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  • Author or Editor: J. R. Drummond x
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Dieter Kley
,
E.J. Stone
,
W.R. Henderson
,
J.W. Drummond
,
W.J. Harrop
,
A.L. Schmeltekopf
,
T.L. Thompson
, and
R.H. Winkler

Abstract

The results of four balloon flights of the NOAA ultraviolet fluorescence stratospheric water vapor instrument are presented. A series of improvements in the instrument has brought results which are credibly free from contamination by outgassing. The results are in essential agreement with the extensive soundings by H.J. Mastenbrook. The minimum water vapor mixing ratio occurs 2–3 km above the tropopause in both tropical and temperature latitudes. Our measured minimum values were 2.6 ppmv over Brazil (5°S) and 3.6 ppmv over Wyoming (41°N), with an estimated total error of 20%. This degree of dryness permits the conclusion that the global circulation originally proposed by Brewer is correct; i.e., that air enters the stratosphere from the troposphere in substantial quantities only through the tropical tropopause. This general circulation must apply to all other trace gases of tropospheric origin as well. The carbon monoxide measurements of Seiler support the conclusion.

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Fiona J. Drummond
,
R. R. Rogers
,
S. A. Cohn
,
W. L. Ecklund
,
D. A. Carter
, and
J. S. Wilson

Abstract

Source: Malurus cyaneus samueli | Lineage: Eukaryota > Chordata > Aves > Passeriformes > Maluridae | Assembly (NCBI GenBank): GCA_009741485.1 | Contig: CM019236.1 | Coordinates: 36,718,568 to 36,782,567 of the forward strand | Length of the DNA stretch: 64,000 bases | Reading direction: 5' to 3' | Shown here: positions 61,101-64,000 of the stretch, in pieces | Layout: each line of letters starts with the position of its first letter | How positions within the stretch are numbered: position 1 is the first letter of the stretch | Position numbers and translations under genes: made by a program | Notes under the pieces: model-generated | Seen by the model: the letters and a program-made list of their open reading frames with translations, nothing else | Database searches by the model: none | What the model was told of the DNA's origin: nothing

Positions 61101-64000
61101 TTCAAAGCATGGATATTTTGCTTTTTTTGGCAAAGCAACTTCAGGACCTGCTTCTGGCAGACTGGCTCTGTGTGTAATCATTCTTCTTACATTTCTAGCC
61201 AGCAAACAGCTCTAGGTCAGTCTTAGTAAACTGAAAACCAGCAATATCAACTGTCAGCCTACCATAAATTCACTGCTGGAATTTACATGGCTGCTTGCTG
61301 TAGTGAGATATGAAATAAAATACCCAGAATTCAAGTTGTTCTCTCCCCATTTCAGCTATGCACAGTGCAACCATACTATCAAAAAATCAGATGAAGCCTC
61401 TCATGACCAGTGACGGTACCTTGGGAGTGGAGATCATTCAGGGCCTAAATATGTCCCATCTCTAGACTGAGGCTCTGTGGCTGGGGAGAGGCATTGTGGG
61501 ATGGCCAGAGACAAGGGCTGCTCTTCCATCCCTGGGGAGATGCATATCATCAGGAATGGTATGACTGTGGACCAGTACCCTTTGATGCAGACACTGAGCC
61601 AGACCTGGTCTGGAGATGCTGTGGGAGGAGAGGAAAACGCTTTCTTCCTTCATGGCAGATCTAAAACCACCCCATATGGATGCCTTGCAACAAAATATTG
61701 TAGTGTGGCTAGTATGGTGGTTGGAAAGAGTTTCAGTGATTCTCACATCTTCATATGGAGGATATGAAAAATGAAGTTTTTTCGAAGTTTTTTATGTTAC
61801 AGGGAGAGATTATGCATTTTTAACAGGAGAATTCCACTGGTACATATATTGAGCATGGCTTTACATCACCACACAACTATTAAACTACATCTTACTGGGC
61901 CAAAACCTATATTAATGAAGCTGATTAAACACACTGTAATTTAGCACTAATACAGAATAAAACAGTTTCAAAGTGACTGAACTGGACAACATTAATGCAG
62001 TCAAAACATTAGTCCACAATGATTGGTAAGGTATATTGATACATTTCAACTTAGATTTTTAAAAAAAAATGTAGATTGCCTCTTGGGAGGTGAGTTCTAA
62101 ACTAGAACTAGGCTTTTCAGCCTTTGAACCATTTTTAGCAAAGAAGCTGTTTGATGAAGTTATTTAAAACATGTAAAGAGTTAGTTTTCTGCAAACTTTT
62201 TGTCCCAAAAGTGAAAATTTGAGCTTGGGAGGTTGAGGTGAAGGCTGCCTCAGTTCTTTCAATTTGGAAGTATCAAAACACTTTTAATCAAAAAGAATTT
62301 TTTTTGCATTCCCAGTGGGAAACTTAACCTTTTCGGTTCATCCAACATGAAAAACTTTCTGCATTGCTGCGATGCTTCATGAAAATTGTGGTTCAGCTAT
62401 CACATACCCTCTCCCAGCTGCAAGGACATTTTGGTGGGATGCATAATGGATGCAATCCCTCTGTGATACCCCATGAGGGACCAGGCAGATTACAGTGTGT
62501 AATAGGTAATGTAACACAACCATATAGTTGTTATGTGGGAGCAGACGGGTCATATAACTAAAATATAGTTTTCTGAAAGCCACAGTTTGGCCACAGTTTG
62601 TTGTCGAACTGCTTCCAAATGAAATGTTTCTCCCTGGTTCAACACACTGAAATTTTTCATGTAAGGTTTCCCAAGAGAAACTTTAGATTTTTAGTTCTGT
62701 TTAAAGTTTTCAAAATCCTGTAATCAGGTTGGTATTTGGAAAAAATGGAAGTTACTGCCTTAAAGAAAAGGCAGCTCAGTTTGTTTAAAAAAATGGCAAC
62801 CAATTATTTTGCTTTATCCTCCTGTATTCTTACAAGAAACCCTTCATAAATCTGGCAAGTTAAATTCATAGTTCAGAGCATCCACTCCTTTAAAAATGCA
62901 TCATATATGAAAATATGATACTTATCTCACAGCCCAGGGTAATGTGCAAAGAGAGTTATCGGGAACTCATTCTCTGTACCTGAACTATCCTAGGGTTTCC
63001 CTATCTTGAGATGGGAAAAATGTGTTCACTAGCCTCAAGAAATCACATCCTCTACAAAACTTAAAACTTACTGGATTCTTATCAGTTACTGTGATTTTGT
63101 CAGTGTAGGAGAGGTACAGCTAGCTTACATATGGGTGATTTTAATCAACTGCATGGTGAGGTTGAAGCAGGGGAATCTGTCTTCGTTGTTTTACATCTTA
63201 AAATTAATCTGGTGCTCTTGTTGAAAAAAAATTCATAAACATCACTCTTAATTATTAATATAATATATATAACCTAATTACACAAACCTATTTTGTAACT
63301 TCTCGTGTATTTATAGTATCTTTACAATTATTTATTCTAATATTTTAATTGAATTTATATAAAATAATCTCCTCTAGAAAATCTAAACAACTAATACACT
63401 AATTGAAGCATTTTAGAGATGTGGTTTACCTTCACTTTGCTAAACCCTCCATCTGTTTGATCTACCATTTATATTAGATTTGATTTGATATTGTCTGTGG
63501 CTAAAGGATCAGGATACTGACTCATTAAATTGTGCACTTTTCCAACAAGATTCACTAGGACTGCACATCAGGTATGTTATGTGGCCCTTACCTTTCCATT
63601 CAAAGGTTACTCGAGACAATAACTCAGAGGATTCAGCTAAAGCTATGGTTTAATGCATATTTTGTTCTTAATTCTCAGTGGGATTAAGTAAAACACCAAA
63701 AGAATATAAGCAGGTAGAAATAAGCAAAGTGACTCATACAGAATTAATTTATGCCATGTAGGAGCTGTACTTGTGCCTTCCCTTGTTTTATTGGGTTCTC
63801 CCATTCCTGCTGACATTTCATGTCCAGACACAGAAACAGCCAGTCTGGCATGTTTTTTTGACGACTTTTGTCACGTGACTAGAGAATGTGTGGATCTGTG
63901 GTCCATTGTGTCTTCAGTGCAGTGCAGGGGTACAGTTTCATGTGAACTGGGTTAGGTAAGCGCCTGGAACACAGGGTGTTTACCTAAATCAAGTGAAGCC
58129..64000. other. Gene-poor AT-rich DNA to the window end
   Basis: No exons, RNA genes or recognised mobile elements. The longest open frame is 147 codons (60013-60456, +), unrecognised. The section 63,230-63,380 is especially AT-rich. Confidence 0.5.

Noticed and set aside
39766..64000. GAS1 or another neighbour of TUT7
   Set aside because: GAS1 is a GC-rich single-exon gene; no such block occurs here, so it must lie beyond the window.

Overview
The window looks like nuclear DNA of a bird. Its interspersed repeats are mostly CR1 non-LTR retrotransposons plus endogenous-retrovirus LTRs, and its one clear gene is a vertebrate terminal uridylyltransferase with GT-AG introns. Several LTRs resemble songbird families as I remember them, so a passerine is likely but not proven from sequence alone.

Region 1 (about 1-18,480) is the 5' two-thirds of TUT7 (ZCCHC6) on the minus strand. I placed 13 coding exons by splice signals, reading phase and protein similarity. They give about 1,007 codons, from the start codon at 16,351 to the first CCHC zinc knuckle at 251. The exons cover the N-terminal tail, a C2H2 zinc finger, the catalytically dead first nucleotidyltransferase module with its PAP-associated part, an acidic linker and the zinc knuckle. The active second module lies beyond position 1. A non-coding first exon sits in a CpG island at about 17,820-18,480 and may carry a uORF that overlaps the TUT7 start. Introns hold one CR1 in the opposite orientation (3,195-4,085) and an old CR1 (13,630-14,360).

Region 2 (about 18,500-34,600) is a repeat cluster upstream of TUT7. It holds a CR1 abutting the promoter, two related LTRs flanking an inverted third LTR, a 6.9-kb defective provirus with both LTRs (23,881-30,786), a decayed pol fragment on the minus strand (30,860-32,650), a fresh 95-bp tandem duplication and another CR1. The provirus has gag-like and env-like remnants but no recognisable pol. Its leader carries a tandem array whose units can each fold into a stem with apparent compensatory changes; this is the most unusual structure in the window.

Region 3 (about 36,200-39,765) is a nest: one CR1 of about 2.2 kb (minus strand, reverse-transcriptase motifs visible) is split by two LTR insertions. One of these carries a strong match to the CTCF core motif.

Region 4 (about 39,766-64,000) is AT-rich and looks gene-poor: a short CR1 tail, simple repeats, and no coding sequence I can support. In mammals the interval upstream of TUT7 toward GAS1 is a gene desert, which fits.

The authors derive a relationship between the vertical Doppler spectrum of the rain just below the radar bright band and that of the snow just above. It neglects vertical air motions and assumes that each snowflake simply melts to form a raindrop of the same mass, disregarding other possible effects such as aggregation to form larger particles or breakup to create smaller ones. The relationship shows that, regardless of the dependence of particle fallspeed on size, the product of the equivalent reflectivity factor and the mean Doppler velocity of the snow is proportional to the same product for the rain, with a constant proportionality factor of 0.23, which equals the ratio of the dielectric factors of ice and water. Observed values of the reflectivity and mean Doppler velocity above and below the melting layer sometimes agree with this theoretical prediction but more often deviate from it in ways that may be interpreted as indicating the predominance of either aggregation or breakup processes. The data suggest that aggregation is occurring much of the time in the melting layer but that breakup effects become dominant in heavy precipitation. The analysis is extended by assuming relations between particle size and fallspeed for rain and snow. This enables the comparison of measured spectra with those derived theoretically. A simple allowance for aggregation or breakup in the spectral transformation from snow to rain is found to give improved spectral agreement in cases where these effects are indicated.

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